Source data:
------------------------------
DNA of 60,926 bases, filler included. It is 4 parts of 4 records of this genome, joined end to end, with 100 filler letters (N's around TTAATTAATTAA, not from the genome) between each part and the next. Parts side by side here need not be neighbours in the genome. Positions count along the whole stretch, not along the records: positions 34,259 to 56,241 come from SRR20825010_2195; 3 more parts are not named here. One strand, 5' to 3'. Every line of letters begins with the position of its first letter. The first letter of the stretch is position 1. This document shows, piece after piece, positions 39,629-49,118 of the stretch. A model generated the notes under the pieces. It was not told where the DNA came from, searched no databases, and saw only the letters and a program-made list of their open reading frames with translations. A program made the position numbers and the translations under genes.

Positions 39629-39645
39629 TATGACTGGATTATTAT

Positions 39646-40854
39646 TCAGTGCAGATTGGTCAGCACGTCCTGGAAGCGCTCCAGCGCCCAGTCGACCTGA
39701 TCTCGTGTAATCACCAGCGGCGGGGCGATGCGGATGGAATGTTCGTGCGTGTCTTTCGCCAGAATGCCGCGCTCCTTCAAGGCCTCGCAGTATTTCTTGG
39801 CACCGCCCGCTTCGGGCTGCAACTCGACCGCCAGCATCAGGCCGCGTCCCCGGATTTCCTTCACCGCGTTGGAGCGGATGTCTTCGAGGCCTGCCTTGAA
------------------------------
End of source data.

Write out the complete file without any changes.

DNA of 60,926 bases, filler included. It is 4 parts of 4 records of this genome, joined end to end, with 100 filler letters (N's around TTAATTAATTAA, not from the genome) between each part and the next. Parts side by side here need not be neighbours in the genome. Positions count along the whole stretch, not along the records: positions 34,259 to 56,241 come from SRR20825010_2195; 3 more parts are not named here. One strand, 5' to 3'. Every line of letters begins with the position of its first letter. The first letter of the stretch is position 1. This document shows, piece after piece, positions 39,629-49,118 of the stretch. A model generated the notes under the pieces. It was not told where the DNA came from, searched no databases, and saw only the letters and a program-made list of their open reading frames with translations. A program made the position numbers and the translations under genes.

Positions 39629-39645
39629 TATGACTGGATTATTAT

Positions 39646-40854
39646 TCAGTGCAGATTGGTCAGCACGTCCTGGAAGCGCTCCAGCGCCCAGTCGACCTGA
39701 TCTCGTGTAATCACCAGCGGCGGGGCGATGCGGATGGAATGTTCGTGCGTGTCTTTCGCCAGAATGCCGCGCTCCTTCAAGGCCTCGCAGTATTTCTTGG
39801 CACCGCCCGCTTCGGGCTGCAACTCGACCGCCAGCATCAGGCCGCGTCCCCGGATTTCCTTCACCGCGTTGGAGCGGATGTCTTCGAGGCCTGCCTTGAA